• Good examples of best practices in social work

Do you have any questions about theoretical framework social work theories or social work practice assessment, planning, intervention, and review? If so, click here to contact us.


What is Generalist Social Work Practice? Why is This Important?

A common question when studying social work theory and practice is, “What is generalist social work practice?”

Generalist social work practice is not one of the social work frameworks, rather it’s the general type of social work practice that is typically one of the initial courses undergraduate social work students will take.

According to the College of Professional Studies at Humbolt State University, generalist social work practitioners, “work with individuals, families, groups, organizations, social policies, and communities in a variety of settings in pursuit of social and economic justice.”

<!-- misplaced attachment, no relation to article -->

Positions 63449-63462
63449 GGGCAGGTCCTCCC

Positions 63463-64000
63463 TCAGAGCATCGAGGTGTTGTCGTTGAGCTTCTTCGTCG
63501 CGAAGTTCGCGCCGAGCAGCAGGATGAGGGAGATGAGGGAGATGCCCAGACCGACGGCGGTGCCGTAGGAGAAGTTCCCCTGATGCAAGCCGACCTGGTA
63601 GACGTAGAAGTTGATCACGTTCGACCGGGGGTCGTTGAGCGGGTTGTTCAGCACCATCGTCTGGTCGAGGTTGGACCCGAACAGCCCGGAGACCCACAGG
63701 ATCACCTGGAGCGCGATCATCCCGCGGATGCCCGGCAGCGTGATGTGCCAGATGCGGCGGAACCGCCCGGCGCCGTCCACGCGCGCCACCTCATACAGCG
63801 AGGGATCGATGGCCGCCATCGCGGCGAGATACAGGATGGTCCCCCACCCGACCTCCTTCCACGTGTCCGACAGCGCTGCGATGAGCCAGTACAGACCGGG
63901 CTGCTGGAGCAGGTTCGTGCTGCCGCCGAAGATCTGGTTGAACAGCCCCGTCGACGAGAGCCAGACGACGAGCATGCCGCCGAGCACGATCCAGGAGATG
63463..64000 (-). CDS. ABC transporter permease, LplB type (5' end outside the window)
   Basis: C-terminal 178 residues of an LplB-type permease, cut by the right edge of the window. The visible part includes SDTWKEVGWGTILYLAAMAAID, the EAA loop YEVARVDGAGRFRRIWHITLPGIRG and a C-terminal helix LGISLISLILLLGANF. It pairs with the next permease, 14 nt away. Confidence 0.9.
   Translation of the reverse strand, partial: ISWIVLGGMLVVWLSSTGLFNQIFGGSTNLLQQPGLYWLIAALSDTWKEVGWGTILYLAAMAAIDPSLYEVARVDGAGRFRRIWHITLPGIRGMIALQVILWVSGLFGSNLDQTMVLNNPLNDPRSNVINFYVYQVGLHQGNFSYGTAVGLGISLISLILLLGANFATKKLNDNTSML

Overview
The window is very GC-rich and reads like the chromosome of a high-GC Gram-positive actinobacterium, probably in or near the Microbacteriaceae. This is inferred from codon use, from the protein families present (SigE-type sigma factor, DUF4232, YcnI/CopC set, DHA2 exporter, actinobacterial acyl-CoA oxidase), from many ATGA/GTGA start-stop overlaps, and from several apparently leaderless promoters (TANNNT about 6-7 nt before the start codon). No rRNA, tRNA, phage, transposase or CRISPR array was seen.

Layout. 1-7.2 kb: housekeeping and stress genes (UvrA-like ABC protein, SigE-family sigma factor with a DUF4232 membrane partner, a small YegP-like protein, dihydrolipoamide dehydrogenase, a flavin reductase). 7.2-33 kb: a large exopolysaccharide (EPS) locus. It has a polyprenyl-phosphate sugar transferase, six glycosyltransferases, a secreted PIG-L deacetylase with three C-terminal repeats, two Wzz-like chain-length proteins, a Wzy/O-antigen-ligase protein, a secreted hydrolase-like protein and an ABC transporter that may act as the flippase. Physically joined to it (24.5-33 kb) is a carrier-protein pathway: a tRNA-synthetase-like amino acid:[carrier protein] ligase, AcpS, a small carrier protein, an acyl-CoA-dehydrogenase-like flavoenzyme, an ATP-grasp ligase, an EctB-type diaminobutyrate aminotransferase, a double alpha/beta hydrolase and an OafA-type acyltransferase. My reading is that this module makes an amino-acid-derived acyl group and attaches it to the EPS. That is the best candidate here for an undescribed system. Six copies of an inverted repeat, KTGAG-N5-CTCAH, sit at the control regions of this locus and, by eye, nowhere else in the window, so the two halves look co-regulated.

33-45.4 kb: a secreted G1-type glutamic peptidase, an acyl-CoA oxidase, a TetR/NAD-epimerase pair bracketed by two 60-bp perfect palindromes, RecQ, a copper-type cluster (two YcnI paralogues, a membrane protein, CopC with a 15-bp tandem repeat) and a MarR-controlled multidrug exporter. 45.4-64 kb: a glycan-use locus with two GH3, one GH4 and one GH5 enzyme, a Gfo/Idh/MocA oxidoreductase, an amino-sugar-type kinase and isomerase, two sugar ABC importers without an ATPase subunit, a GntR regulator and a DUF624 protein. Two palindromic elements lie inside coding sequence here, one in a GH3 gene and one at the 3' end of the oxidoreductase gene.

Skidmore College answers the question, “what is generalist social work practice” in this way, “This means the social worker has an eclectic theoretical base that utilizes a systems framework to assess a variety of points for possible intervention.”

As you can see from both these definitions of generalist social work practice, social work theories and models are an important part of any general practice of social work.

The section below covers social work theories cheat sheet. Contact us if you have any questions about the social work theories chart referenced in this guide.


Overview: Different Social Work Theories (Cheat Sheet for Social Workers)

Next, we’ll review 12 different social work theories. These are those “nuggets of wisdom” about people, families, and communities backed by research that help inform social work engagement.

You can use this list and the definitions in the sections below for a social work theories chart that makes a handy reference as you’re becoming familiar with social work theory and practice.

List of Social Work Theories

  • Anti Oppressive Practice Social Work Theory
  • Conflict Theory
  • Ecological Systems Theory
  • Empowerment Theory
  • Family Life Cycle Theory
  • Functionalist Theory
  • Person in the Environment (PIE) Theory
  • Psychodynamic Theory
  • Psychosocial Development Theory